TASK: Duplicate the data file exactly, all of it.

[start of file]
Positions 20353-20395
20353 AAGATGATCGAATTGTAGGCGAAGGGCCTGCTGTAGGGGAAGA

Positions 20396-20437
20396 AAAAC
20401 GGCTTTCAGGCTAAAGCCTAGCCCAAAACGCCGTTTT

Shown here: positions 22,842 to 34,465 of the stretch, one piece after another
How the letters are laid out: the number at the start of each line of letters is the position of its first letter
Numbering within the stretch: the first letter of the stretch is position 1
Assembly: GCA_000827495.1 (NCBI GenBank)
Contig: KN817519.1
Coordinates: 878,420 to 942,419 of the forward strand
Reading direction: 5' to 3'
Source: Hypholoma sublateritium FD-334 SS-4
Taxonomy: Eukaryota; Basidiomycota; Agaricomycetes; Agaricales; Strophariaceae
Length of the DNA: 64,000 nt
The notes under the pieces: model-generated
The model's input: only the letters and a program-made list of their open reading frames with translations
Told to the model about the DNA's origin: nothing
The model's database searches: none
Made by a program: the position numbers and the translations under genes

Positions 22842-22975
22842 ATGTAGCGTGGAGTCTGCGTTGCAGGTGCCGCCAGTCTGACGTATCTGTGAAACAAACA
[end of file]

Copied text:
Positions 20353-20395
20353 AAGATGATCGAATTGTAGGCGAAGGGCCTGCTGTAGGGGAAGA

Positions 20396-20437
20396 AAAAC
20401 GGCTTTCAGGCTAAAGCCTAGCCCAAAACGCCGTTTT

Shown here: positions 22,842 to 34,465 of the stretch, one piece after another
How the letters are laid out: the number at the start of each line of letters is the position of its first letter
Numbering within the stretch: the first letter of the stretch is position 1
Assembly: GCA_000827495.1 (NCBI GenBank)
Contig: KN817519.1
Coordinates: 878,420 to 942,419 of the forward strand
Reading direction: 5' to 3'
Source: Hypholoma sublateritium FD-334 SS-4
Taxonomy: Eukaryota; Basidiomycota; Agaricomycetes; Agaricales; Strophariaceae
Length of the DNA: 64,000 nt
The notes under the pieces: model-generated
The model's input: only the letters and a program-made list of their open reading frames with translations
Told to the model about the DNA's origin: nothing
The model's database searches: none
Made by a program: the position numbers and the translations under genes

Positions 22842-22975
22842 ATGTAGCGTGGAGTCTGCGTTGCAGGTGCCGCCAGTCTGACGTATCTGTGAAACAAACA